We use this proverb to say that something needs time and patience to be completed, or that, in any case, great works are achieved with commitment and meticulousness.
The reference to the eternal city is probably due to the fact that Rome has acquired its beauty and grandeur century after century. Likely, it was the deep admiration for this city that led to the birth of the proverb.
Therefore, it will be natural to credit this very widespread idiom to a historical man who assisted in the founding of Rome, but in truth, we must move to Flanders (modern-day Belgium) to discover who actually uttered it, precisely in the twelfth century, at Philip of Alsace’s court.
The phrase was first spoken in French as “Roma ne fu pas faite toute en un jour” and was then used in a medieval poetry that was penned in 1190 and later included in Adolf Tobler’s book “Li proverbe au Vilain” in 1895.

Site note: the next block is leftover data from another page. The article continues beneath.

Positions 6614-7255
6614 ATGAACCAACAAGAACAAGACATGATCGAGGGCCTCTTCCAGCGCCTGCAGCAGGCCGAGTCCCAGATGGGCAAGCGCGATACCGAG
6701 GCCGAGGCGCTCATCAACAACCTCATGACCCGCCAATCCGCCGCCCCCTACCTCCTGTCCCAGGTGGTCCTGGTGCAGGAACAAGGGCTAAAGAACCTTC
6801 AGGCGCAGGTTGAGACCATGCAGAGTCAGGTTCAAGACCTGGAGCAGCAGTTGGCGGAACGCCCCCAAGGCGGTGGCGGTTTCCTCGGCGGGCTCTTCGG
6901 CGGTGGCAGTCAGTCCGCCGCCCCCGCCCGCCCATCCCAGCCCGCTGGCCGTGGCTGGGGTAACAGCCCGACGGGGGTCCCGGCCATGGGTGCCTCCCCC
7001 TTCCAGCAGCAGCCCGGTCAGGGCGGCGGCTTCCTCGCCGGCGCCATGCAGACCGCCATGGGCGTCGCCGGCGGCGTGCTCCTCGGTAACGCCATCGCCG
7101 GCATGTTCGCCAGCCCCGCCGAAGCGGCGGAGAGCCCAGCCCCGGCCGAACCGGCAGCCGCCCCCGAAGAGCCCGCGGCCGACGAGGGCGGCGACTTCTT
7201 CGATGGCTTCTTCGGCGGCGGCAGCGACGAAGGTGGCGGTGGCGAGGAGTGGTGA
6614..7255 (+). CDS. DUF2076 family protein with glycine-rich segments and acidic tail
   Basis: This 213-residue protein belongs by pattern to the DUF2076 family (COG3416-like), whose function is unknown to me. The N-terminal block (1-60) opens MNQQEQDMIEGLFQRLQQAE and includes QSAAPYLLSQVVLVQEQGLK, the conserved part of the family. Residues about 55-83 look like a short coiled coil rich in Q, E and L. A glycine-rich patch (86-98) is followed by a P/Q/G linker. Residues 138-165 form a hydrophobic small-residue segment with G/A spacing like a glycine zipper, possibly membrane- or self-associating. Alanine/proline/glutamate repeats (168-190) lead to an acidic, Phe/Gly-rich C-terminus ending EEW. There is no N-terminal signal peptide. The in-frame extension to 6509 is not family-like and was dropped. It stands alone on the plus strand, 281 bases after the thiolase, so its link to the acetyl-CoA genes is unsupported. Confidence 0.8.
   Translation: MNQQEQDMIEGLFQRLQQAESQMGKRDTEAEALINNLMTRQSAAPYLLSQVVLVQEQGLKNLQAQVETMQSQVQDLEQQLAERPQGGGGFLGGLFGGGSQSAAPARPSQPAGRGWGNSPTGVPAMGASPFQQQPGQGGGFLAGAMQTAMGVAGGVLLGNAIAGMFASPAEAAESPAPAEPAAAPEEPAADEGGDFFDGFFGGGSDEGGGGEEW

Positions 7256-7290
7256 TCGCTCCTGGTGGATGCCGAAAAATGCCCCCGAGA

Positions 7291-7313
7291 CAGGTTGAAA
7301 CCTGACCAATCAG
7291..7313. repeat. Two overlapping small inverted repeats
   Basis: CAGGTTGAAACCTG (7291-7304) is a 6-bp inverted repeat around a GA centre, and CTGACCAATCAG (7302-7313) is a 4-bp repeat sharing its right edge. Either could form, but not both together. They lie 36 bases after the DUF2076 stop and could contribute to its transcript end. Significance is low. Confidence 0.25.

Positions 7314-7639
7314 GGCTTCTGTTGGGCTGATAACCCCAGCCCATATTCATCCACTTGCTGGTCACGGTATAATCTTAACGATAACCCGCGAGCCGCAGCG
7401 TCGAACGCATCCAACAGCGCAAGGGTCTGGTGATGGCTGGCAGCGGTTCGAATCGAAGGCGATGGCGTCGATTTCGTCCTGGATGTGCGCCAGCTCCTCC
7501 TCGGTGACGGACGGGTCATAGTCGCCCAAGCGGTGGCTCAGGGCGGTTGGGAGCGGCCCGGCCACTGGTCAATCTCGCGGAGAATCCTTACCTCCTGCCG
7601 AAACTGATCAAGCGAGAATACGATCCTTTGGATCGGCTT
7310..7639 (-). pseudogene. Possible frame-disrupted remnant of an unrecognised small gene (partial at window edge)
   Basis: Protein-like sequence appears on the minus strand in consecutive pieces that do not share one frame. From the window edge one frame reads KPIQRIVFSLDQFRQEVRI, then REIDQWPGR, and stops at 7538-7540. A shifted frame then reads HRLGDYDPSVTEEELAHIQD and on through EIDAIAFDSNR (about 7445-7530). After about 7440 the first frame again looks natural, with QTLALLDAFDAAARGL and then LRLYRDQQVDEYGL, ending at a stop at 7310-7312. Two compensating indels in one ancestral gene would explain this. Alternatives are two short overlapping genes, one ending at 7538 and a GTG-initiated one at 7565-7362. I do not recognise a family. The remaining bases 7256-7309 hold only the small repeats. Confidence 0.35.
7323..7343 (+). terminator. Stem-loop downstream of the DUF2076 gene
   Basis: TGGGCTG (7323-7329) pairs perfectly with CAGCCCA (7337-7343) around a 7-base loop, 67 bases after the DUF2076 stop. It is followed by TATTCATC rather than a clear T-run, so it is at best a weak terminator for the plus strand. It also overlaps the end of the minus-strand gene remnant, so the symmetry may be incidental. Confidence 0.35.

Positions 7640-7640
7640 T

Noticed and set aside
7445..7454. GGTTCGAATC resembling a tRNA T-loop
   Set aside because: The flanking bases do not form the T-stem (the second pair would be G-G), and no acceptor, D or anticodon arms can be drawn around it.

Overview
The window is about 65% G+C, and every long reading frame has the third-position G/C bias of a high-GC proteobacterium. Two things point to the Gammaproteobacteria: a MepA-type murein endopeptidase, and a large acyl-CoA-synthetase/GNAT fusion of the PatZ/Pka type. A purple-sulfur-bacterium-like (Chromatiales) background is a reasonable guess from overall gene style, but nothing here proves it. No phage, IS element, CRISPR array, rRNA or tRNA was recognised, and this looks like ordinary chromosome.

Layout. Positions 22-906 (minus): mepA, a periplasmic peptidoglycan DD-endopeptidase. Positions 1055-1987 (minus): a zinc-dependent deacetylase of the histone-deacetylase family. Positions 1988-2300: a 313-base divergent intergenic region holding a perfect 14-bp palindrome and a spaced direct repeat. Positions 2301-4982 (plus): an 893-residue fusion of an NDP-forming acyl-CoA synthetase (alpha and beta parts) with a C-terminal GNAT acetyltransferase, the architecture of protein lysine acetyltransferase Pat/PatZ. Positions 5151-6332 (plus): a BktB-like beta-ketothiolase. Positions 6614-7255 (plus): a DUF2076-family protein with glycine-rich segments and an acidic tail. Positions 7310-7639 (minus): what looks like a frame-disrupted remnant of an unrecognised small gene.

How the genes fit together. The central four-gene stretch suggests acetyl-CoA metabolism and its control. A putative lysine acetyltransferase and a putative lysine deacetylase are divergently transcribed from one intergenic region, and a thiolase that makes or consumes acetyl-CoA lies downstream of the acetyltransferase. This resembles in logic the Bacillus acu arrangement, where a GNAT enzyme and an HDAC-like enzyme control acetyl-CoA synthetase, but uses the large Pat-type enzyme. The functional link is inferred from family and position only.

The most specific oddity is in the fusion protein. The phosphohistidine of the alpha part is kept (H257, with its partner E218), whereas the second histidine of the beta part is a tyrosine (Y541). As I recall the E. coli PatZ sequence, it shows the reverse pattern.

Many characters used the phrase starting at this point, and it slowly started to appear more frequently. Thanks to the dramatist John Heywood, it started to spread in the United Kingdom in 1500. Later, in 1563, it also reached Queen Elizabeth I, who used it in an official speech in Cambridge.